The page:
Integration: Create mechanism to address non-judicial disputes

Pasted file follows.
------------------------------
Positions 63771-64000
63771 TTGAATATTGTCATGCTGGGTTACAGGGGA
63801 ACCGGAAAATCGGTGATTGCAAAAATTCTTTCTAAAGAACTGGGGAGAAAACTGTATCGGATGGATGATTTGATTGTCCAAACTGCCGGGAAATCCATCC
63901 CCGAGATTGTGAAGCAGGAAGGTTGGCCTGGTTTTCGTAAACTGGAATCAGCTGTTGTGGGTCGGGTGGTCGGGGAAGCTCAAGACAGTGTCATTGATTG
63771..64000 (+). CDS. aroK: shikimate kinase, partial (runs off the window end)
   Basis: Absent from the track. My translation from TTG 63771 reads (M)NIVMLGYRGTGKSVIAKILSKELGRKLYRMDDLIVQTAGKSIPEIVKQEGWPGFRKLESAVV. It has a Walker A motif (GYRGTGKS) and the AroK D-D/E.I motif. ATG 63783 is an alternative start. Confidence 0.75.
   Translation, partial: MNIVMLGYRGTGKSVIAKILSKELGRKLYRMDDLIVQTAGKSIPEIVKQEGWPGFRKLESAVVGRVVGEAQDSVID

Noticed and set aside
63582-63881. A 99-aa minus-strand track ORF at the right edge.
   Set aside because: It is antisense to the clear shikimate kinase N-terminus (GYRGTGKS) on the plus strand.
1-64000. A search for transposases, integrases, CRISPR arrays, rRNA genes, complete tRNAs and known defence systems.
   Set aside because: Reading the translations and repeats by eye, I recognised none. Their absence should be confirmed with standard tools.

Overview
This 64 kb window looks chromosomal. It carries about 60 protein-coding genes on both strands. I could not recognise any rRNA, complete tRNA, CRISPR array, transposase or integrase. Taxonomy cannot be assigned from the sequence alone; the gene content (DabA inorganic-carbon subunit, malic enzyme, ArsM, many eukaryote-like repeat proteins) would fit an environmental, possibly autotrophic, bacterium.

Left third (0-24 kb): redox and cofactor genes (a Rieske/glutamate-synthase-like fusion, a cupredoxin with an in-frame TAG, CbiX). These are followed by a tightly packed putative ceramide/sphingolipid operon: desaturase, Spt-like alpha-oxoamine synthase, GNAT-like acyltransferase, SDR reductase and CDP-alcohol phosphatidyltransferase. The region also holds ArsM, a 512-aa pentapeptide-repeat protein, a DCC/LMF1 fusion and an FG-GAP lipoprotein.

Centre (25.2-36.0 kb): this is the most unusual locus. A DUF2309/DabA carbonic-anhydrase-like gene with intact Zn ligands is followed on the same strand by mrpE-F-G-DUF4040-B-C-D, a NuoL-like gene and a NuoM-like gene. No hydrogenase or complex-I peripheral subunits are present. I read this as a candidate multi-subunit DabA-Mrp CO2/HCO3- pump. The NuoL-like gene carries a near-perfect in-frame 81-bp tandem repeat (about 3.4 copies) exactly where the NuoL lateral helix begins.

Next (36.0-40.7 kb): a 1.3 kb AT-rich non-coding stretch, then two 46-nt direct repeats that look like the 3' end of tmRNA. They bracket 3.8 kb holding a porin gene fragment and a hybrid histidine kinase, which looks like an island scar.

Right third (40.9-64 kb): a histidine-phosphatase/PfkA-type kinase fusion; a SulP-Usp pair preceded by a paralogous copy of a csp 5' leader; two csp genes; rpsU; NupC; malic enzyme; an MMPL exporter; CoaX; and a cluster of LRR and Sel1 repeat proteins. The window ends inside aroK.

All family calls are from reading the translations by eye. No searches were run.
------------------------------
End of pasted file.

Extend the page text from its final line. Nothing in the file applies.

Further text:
Integration: Create mechanism  to address non-judicial disputes